Commentary: How to Better Equip Counselors to Help Clients

With an explosion of science suggesting that treatment can work, including laboratory-demonstrated evidence based practices (EBPs), how do we get those treatments into the hands of our treatment counselors? By using strategies that complement counselors’ existing skill sets, and in formats that are immediately useful to counselors’ day-to-day job demands,  I’m betting the outcome would be better for clients.

For many years we’ve been concentrating on that at the Treatment Research Institute, and it looks like we’re on the right track.

Our strategy is called Toolkits. As the name implies, Toolkits are a simple combination of tools that counselors can use to enhance the amount of evidence-based content they introduce to group therapy patients. Our team built a “Relapse Prevention” Toolkit that consists of a number of helping tools – reusable interactive posters, linked assignment sheets and an engaging, humorous video – that counselors can use to model, explain and engage their patients around the laboratory tested principles of relapse prevention. After all, in a chronically relapsing disease, teaching clients about relapse is essential.

Another Toolkit focuses on 12-Step Facilitation, an important EBP. All patients undergoing treatment for a substance use disorder should know about and be encouraged to consider engaging in this continuing care strategy that can be a cornerstone of recovery. The Toolkit is inspired by the corresponding EBP; the difference is in the delivery, as the Toolkit consists of props a treatment counselor can learn on his/her own and, more importantly, can teach to his/her clients easily, without supervision, extensive preparation or lots of funding.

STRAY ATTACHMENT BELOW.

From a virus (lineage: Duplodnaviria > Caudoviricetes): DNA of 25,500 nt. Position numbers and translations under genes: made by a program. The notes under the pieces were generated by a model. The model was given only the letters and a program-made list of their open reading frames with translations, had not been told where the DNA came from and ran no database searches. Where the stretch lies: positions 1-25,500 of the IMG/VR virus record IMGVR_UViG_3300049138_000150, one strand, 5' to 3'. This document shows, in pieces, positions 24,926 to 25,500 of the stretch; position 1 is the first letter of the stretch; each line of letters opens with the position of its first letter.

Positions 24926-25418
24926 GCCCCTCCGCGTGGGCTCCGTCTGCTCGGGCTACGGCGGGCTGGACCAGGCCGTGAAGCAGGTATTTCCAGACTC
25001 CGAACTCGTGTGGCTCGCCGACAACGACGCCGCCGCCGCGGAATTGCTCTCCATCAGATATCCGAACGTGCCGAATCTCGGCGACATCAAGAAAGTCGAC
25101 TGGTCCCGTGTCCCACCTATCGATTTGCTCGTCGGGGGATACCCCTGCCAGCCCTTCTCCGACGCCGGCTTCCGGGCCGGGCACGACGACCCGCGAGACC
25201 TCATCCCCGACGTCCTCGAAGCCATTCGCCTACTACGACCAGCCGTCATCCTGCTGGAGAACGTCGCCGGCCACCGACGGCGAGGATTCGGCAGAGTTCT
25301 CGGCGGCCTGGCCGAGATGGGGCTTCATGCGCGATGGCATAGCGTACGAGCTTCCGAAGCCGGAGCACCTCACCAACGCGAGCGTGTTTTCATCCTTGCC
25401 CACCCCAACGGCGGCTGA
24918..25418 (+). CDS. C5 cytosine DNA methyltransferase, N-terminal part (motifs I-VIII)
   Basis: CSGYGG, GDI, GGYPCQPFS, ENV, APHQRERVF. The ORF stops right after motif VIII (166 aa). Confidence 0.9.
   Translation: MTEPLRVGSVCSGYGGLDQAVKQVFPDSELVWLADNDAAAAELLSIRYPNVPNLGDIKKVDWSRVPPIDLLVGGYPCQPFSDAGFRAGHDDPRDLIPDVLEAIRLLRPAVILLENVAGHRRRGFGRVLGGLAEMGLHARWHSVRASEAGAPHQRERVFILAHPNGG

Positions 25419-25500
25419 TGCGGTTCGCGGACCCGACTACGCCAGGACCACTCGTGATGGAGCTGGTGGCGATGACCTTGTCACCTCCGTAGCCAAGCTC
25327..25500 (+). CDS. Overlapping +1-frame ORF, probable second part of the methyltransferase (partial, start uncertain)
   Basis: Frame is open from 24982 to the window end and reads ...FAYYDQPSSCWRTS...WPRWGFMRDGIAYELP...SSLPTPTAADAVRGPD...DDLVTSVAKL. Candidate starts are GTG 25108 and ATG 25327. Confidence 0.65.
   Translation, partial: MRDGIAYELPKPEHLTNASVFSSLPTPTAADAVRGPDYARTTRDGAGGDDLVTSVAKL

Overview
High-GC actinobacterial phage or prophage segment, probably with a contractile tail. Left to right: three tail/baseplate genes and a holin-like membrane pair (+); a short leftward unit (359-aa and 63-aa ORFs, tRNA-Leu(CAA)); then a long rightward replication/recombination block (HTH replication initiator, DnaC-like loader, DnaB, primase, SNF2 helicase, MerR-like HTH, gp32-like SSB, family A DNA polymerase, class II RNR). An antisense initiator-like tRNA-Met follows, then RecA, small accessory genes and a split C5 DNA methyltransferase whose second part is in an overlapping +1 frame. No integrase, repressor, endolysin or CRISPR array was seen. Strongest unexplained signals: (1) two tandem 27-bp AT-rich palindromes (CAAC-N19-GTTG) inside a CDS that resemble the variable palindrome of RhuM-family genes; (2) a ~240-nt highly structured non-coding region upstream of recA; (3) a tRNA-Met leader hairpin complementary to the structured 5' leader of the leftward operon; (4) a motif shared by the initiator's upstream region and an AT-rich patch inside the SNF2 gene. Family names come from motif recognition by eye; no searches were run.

Regardless of the EBP the Toolkit corresponds to, the approach is to empower the counselor through modeling and using a “learning-by-teaching” strategy that assumes that counselors can and will teach themselves how to deliver and use the EBP as they prepare for group. Above all, each Toolkit assumes that clients need to learn about, sample, and incorporate the EBP through practice into their everyday lives, or it won’t work. Toolkits embody the approach that counselors help clients, but that some investment in equipping counselors can improve their consistency and effectiveness in delivering EBPs.

At TRI we extensively tested the Toolkits concept at each stage of development, including acquiring expert input, using client focus groups and having counselors use the Toolkit in actual practice and provide feedback. Early results indicate that counselors like this new approach, and so do clients. Our research also suggests when counselors employed the Toolkit in their relapse prevention groups, their adherence in delivering EBP content increased by a statistically significant amount, with minimal training.

As a researcher, I’m inclined toward evidence-based practices. Yet having been a clinician in a former life, I sincerely come by my bias for approaches that work in real-world, actual conditions under which a counselor operates and a patient is treated. If science can “point the way” in treatment, why not apply science in a way that brings out the best in our clinicians – the front-line agents in our field?